How does working part-time affect retirement for women?

How does working part-time affect retirement for women?

Over 70% of the people working part-time in Switzerland are women. This lifestyle choice does have consequences when people reach retirement. Find out more below.

Working part-time has become considerably more popular in Switzerland over the past few years, going from representing a quarter of the workforce in the early 1990s to over one third of it today. In 2021, according to the Swiss Federal Statistical Office, 1.284 million women worked part-time. The main reasons for this choice were having to look after children and shoulder other family responsibilities, the same study revealed. 

This decision is not taken lightly. Typically, women calculate the effect it will have on their monthly and annual budget before deciding to reduce their working hours. They may also take account of the fact that their taxes will be lower. Taking a (very) long-term view and thinking about how this will affect their retirement is much rarer. A lower salary means lower pension contributions and thus a smaller old-age pension. But what is the actual situation? Does it make a big difference? Most importantly, how can you solve it?

How does working part-time affect the 1st pillar of your pension?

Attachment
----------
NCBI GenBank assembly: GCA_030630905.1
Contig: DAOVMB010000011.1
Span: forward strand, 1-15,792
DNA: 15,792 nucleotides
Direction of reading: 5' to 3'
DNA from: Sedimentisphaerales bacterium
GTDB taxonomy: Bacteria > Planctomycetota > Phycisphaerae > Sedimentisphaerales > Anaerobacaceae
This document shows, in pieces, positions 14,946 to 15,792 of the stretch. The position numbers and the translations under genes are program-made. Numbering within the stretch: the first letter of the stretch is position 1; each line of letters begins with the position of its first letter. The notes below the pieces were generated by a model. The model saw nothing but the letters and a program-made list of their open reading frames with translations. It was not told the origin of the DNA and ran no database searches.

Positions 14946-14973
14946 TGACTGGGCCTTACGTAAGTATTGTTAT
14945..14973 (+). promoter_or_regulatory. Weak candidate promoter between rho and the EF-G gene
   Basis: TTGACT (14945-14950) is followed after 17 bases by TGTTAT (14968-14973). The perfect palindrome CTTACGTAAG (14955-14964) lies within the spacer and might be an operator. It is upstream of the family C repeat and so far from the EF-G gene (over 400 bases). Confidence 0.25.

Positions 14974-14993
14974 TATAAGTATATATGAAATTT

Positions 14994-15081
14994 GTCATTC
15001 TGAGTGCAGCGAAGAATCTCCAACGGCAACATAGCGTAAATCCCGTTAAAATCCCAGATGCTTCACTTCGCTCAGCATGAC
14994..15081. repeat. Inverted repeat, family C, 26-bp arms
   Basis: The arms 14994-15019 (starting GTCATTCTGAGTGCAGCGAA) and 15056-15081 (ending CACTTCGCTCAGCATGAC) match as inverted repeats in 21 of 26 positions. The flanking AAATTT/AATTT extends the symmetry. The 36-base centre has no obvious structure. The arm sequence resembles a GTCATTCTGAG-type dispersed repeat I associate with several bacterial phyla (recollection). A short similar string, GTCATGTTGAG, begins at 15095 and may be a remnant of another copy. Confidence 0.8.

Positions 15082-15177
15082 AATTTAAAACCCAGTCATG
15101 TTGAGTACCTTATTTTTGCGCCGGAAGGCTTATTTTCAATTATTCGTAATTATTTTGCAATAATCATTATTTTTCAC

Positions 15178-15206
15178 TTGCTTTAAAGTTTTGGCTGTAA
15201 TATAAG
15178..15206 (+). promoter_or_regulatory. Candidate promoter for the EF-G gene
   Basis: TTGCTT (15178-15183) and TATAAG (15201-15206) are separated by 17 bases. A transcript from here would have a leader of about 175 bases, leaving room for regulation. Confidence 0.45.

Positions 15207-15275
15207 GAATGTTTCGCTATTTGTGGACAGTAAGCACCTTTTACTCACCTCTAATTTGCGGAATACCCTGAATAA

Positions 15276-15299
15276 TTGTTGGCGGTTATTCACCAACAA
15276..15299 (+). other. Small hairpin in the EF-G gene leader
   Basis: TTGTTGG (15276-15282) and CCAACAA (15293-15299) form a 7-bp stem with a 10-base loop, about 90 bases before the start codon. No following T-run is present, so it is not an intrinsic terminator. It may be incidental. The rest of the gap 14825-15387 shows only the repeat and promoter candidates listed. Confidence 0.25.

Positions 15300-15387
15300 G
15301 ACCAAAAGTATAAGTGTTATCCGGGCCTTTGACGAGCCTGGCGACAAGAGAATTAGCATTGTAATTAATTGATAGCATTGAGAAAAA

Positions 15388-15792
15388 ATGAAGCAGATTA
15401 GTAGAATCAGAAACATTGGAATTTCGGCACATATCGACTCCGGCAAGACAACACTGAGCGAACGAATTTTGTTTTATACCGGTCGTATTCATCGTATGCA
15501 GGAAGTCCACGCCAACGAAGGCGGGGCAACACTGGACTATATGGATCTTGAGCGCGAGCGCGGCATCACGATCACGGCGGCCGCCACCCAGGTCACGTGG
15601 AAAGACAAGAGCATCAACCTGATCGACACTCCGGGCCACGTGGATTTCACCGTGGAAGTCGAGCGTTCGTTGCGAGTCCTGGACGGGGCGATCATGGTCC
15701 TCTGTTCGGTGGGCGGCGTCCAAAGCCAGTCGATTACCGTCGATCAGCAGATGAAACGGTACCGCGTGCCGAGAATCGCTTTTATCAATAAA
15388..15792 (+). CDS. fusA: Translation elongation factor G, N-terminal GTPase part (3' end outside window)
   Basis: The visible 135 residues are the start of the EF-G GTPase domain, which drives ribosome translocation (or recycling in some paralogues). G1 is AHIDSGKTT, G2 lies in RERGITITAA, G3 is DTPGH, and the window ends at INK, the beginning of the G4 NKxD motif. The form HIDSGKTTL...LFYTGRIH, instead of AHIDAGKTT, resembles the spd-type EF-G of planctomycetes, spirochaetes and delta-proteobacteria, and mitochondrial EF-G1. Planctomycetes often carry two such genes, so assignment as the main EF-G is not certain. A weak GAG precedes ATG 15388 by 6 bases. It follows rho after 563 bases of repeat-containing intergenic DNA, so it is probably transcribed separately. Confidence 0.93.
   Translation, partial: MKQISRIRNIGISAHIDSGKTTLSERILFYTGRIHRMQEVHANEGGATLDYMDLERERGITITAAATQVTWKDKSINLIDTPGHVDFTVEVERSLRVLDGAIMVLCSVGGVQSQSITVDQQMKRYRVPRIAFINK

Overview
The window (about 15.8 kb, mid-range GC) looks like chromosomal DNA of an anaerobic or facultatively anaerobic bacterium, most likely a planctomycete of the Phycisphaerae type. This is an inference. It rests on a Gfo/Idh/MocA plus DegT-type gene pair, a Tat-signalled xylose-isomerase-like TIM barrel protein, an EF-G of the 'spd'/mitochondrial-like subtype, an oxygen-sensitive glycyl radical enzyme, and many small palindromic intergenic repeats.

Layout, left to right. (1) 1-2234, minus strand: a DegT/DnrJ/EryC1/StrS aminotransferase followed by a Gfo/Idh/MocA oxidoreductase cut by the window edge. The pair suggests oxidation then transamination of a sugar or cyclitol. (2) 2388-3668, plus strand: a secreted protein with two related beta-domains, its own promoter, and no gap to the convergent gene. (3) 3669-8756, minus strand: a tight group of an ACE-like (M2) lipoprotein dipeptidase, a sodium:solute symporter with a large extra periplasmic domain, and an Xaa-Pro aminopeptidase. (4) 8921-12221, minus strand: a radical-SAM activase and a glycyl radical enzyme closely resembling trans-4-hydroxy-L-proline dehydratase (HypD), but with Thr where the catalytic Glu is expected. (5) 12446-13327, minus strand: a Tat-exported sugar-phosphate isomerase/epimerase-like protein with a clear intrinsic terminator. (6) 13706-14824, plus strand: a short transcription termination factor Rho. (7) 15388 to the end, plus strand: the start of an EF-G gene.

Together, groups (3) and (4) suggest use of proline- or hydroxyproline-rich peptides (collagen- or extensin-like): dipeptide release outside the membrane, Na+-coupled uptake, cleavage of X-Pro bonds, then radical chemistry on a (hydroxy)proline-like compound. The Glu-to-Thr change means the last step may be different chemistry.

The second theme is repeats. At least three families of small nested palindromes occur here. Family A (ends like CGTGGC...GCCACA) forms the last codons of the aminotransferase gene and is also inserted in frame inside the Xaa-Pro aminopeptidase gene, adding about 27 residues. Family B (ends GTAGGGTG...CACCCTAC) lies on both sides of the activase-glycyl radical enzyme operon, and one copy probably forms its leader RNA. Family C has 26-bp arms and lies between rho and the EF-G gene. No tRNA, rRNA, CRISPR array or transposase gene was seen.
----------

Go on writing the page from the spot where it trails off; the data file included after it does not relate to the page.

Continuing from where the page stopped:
The 1st pillar (old-age and survivors’ pensions or ‘AVS’) is designed as a basic income to cover essential needs during retirement. The amount of this income is determined by the number of years’ contributions, the revenue from which the contributions were taken and any bonuses for having performed educational work or assistance.

In order to earn the maximum retirement income, which is currently CHF 2,390 (CHF 2,450 in 2023) per month, you would need to pay in contributions for 44 years and have an average annual income for reference of CHF 86,040. Although working part-time (or stopping work for reasons such as maternity leave) has no effect on the number of years’ contributions required, it typically reduces the base reference salary, which results in a lower pension at the end of the day.

Make an appointment to calculate your AVS pension

How does working part-time affect the 2nd pillar of your pension?

2nd-pillar pension services (occupational pensions or ‘LPP’) are paid out alongside old-age and survivors’ pensions to allow people to maintain their standard of living during retirement. Occupational pensions are mandatory for employees contributing to old-age and survivors’ pensions and whose gross annual salary is at least CHF 21,510 (CHF 22,050 in 2023). However, these contributions are calculated based on what is known as the ‘coordinated salary’ instead of the full salary. The coordinated salary is the gross annual salary minus the coordination. The coordination for 2022, which is set by the Swiss Federal Council, is 7/8ths of the maximum annual old-age and survivors’ pension (CHF 28,680), which works out at CHF 25,095 (CHF 25,725 in 2023). For LPP, this means that contributions do not need to be paid on the share of the salary already covered by AVS, but if you work part-time, this can have a major impact.